Legally, however, ISP means something different.  In many jurisdictions ISPs include domain registrars, web hosting companies, e-mail providers, backhaul providers, colo facilities and more.

What’s really interesting is that over time the common definition of the term ISP overrode how nerds used it as well.  With a few rare exceptions, a tech nerd talking about an ISP means quite specifically an internet access provider.  Everything else they’ll lump under “cloud” in one form or another.

This leads to interesting internet arguments between tech nerds and law nerds.

ISP isn’t the only term where common usage has overcome the use of one or more class of nerds.  I’m certain, for example, that I don’t have to rehash the history of the term “hacker” for anyone reading this blog.

Linguistic control

Where this all gets stitched together is in the concept of linguistic choice as a forcing factor in conceptualization.  George Orwell taught us that how we use words determines how we can communicate concepts.  Over time, this can even affect our ability to conceptualize various concepts in the first place.

The beliefs of the individual provide context.  Tonight’s debate partner is ardently “pro-cloud”.  I would go so far as to call him a True Believer.  He evangelizes not only the subscription-based/OpEx model of service provision, but the Agile methodology, cloud native application development…all of it.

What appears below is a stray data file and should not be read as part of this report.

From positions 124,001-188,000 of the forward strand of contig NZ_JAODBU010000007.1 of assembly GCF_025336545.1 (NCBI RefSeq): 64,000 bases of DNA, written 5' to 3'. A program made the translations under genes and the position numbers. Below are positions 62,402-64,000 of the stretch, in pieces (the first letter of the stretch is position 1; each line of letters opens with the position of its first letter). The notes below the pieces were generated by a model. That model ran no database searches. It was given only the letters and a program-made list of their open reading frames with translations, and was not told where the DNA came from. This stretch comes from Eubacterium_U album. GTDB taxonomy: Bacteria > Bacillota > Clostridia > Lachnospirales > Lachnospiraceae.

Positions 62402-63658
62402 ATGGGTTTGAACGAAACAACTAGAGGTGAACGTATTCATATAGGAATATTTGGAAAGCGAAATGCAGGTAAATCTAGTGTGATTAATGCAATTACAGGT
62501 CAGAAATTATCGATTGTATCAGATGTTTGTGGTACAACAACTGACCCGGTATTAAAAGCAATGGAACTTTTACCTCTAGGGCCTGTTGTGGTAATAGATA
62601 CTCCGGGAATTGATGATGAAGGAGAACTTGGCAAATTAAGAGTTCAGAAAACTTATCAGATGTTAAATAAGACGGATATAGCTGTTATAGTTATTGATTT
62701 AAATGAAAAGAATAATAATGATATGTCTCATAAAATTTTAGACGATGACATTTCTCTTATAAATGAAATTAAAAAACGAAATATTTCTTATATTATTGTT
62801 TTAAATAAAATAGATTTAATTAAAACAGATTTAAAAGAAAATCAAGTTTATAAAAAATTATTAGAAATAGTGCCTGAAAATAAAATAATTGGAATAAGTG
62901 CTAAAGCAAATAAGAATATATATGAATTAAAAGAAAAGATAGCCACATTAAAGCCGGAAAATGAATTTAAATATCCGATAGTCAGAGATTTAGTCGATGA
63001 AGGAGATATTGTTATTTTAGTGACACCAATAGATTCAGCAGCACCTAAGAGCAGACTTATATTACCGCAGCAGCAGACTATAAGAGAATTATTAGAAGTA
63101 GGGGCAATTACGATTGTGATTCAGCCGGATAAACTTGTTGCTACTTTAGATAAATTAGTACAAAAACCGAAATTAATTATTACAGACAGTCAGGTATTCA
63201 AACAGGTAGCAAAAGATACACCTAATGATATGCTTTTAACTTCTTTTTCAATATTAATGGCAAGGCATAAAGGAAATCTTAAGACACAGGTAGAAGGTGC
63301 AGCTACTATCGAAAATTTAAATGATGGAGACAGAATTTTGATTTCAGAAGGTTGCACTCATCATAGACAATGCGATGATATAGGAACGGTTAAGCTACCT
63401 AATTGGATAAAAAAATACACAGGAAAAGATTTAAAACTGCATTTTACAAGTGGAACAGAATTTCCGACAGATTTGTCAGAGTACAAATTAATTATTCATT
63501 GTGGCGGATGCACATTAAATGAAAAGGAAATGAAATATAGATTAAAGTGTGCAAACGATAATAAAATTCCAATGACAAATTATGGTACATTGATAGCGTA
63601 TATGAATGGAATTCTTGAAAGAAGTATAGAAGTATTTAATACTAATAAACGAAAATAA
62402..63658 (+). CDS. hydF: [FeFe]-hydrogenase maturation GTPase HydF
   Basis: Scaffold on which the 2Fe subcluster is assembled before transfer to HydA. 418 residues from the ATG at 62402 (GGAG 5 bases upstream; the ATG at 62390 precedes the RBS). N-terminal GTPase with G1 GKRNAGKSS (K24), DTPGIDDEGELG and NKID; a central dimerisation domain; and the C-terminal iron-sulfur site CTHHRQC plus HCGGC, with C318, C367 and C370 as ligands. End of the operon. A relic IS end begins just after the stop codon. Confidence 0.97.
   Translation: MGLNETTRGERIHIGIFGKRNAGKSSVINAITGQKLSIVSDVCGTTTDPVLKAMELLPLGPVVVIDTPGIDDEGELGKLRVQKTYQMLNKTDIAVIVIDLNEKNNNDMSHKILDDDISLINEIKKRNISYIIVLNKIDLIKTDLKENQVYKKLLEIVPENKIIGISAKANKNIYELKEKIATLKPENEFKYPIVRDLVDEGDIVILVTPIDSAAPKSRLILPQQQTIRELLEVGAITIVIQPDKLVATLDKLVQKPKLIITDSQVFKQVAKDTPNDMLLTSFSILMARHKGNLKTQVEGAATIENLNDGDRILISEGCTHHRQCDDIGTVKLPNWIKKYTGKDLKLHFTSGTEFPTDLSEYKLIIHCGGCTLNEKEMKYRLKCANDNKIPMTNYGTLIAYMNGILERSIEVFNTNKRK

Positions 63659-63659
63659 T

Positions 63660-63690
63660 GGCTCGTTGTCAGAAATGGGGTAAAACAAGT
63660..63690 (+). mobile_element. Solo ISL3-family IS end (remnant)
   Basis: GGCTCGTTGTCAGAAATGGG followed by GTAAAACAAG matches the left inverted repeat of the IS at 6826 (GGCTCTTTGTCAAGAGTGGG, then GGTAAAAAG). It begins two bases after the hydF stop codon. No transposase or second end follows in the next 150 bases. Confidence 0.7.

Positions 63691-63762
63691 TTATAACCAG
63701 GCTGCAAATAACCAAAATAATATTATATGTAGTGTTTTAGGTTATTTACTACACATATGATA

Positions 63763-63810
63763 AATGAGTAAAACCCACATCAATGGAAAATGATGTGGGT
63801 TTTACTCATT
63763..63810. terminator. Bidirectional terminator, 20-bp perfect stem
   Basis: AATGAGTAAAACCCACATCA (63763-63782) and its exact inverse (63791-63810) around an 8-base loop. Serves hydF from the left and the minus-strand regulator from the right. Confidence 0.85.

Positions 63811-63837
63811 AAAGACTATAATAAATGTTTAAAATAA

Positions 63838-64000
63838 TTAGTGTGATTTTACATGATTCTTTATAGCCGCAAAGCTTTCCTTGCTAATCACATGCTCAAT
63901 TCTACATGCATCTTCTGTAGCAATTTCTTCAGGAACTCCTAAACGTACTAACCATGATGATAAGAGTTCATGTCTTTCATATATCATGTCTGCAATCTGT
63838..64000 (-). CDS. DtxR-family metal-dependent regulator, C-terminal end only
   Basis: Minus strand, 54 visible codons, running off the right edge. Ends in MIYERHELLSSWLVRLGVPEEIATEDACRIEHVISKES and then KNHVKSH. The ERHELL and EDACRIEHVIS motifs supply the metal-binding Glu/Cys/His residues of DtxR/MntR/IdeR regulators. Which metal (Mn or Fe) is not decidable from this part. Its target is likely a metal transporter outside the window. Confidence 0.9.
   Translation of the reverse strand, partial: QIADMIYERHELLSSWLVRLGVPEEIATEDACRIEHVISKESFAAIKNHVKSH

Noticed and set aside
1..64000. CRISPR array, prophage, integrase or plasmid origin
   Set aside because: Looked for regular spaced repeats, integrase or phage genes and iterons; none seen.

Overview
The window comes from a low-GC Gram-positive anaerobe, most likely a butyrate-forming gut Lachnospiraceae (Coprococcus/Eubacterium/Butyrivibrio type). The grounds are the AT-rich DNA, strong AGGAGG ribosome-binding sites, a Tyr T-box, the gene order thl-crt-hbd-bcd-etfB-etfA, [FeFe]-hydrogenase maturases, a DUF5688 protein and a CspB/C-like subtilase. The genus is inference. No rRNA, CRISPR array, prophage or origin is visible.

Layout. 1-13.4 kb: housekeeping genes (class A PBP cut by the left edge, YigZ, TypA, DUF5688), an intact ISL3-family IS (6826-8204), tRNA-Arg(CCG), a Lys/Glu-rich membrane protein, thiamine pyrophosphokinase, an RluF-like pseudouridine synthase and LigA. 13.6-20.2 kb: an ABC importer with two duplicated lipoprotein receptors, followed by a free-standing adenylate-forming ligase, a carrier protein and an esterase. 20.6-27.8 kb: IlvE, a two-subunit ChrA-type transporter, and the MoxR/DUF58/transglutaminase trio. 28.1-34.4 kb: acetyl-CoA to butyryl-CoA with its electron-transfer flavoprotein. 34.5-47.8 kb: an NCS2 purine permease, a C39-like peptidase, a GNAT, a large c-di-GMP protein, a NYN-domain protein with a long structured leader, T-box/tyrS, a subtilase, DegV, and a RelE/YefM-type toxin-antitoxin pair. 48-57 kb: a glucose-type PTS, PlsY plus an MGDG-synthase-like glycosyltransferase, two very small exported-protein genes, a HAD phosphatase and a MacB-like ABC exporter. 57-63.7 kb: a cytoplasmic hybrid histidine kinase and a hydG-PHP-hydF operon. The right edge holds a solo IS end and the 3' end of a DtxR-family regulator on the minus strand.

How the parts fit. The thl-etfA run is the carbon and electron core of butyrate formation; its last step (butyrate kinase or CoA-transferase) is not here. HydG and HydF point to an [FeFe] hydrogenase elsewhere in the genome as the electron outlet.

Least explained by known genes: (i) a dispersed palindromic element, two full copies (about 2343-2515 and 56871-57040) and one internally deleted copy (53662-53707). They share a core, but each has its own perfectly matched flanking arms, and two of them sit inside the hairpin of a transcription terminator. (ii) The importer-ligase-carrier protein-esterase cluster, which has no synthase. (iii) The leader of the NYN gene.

Everything relating to the word “cloud” is important to him both personally and professionally.  It makes perfect sense that he would have a very specific view on what words should mean and that he would believe those definitions should be used to “educate” others.  He wants those people to believe as he does.

I, on the other hand, am far more agnostic about the cloud.  I view the word “cloud” itself as so distorted by marketing as to be utterly meaningless without taking some attempt to narrow a definition.  Remember, there are dozens of vendors who have tried to assert “virtualization = cloud”, followed by “hyperconvergence = cloud”.

It should thus not come as a shock that I don’t get all weepy over the educational value of the term “public cloud”.  When I talk about things cloudy the difference between the big public cloud providers and the service providers is almost always critical.